What the GDPR means for small businesses

GDPR for small business has resulted in some confusion. Many small businesses assume that the General Data Protection Regulation (GDPR) does not apply to them. If you are a small business owner that believes this to be the case, you could be in for a shock when the GDPR comes into force, on 25 May 2018.

It’s certainly true that Article 30 of the GDPR states that small businesses will not be bound by the new regulation, but this does not always apply. Small business owners certainly need to pay attention to the GDPR, and take a look at what it means for their business, or they could end up facing sanctions they did not expect. These sanctions can include costly fines, which would be bad news for any small business.

What effect could GDPR have on small businesses?

For the purposes of GDPR, a small business would seem to be classified as one with less than 250 employees. Any business with more than 250 employees is required to comply with the GDPR, and is required to enlist the services of a Data Protection Officer (DPO).

Businesses with less than 250 employees are required to comply with the GDPR if their data processing could affect the rights and freedoms of individuals, if they process personal data on a regular basis or if they process data which is covered by Article 9 of the GDPR. If any of these apply to a small business, it needs to ensure that it complies with all aspects of the GDPR.

What does article 9 of the GDPR refer to?

There are certain items of personal data that it’s prohibited to process under GDPR rules, unless a data subject gives express permission to use the data for a specific purpose. These items of personal data include religious and political beliefs and sexual orientation. In some member countries of the EU it may be prohibited to process this type of data, even if the data subject gives consent. Any small business needs to pay attention to this, if it’s involved in processing data of this sort.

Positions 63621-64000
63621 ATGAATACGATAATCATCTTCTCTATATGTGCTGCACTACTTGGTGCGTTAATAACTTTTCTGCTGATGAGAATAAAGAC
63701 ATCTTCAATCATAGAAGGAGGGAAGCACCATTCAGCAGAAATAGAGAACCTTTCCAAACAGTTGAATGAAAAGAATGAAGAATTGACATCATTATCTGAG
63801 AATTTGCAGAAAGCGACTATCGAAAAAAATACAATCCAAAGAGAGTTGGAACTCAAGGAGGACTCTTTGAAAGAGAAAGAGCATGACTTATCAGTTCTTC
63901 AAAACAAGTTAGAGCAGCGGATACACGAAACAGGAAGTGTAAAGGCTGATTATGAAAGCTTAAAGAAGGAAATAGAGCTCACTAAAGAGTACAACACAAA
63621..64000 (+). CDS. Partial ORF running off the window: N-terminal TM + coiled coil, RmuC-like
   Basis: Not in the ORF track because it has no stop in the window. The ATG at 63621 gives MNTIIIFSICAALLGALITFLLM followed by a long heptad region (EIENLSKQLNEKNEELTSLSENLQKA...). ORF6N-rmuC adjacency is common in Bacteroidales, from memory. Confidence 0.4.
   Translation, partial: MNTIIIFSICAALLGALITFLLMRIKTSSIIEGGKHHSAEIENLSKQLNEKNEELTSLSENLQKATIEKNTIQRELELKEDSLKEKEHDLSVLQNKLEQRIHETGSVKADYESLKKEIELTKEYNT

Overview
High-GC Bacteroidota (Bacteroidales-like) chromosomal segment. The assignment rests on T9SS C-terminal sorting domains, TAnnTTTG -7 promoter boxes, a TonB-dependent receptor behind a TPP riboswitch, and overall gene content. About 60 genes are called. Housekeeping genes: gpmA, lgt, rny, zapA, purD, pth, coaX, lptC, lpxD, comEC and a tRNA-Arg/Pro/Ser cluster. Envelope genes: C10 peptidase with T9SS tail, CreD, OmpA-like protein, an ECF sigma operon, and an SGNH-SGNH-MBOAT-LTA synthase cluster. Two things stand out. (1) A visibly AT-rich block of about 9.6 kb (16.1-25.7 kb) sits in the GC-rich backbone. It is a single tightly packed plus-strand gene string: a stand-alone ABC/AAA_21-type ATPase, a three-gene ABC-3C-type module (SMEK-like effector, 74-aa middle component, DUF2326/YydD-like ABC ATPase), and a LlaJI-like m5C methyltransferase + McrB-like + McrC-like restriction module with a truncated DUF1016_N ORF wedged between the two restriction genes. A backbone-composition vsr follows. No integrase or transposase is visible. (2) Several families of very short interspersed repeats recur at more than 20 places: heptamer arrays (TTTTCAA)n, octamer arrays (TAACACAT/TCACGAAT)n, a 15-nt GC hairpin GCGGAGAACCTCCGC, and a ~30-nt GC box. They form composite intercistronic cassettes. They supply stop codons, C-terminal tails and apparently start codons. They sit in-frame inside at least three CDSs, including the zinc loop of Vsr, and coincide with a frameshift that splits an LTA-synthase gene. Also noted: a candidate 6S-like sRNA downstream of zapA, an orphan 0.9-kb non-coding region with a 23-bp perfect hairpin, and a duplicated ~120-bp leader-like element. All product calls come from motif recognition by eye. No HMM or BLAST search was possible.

Specific issues for small businesses

There are some considerations that are likely to apply more to small businesses than to any other organisation. For instance, many small business owners rely heavily on networking to create important contacts. With this in mind, it’s important to note that small business owners will no longer legally be able to simply add emails taken from business cards to their email contact lists, unless they have specific consent to do so, from the individual who gave them the card. The same applies to using emails for LinkedIn contacts. Anyone who wants to add someone’s details to a contact list needs to have direct consent to do so, it’s not enough to just assume that the giving of a business card implies consent.